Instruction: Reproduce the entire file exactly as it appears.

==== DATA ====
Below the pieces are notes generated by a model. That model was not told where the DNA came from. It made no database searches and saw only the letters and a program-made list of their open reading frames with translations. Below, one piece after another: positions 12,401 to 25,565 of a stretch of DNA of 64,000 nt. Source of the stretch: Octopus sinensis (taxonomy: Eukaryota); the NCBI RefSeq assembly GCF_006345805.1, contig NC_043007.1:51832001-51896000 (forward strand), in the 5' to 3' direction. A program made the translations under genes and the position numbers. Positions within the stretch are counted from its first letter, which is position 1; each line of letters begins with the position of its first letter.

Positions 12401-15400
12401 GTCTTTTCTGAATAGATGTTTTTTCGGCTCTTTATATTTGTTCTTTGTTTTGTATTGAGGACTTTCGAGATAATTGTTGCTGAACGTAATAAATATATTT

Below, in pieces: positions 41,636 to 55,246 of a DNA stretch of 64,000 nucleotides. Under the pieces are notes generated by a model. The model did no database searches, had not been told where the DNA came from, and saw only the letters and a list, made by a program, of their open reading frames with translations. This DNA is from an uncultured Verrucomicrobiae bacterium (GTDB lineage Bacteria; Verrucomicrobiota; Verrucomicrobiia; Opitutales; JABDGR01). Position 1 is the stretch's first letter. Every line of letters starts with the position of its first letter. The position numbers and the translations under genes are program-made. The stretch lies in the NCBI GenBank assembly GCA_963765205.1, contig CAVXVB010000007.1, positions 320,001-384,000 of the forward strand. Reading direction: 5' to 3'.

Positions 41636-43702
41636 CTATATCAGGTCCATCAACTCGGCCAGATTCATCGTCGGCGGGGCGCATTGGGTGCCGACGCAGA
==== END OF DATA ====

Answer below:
Below the pieces are notes generated by a model. That model was not told where the DNA came from. It made no database searches and saw only the letters and a program-made list of their open reading frames with translations. Below, one piece after another: positions 12,401 to 25,565 of a stretch of DNA of 64,000 nt. Source of the stretch: Octopus sinensis (taxonomy: Eukaryota); the NCBI RefSeq assembly GCF_006345805.1, contig NC_043007.1:51832001-51896000 (forward strand), in the 5' to 3' direction. A program made the translations under genes and the position numbers. Positions within the stretch are counted from its first letter, which is position 1; each line of letters begins with the position of its first letter.

Positions 12401-15400
12401 GTCTTTTCTGAATAGATGTTTTTTCGGCTCTTTATATTTGTTCTTTGTTTTGTATTGAGGACTTTCGAGATAATTGTTGCTGAACGTAATAAATATATTT

Below, in pieces: positions 41,636 to 55,246 of a DNA stretch of 64,000 nucleotides. Under the pieces are notes generated by a model. The model did no database searches, had not been told where the DNA came from, and saw only the letters and a list, made by a program, of their open reading frames with translations. This DNA is from an uncultured Verrucomicrobiae bacterium (GTDB lineage Bacteria; Verrucomicrobiota; Verrucomicrobiia; Opitutales; JABDGR01). Position 1 is the stretch's first letter. Every line of letters starts with the position of its first letter. The position numbers and the translations under genes are program-made. The stretch lies in the NCBI GenBank assembly GCA_963765205.1, contig CAVXVB010000007.1, positions 320,001-384,000 of the forward strand. Reading direction: 5' to 3'.

Positions 41636-43702
41636 CTATATCAGGTCCATCAACTCGGCCAGATTCATCGTCGGCGGGGCGCATTGGGTGCCGACGCAGA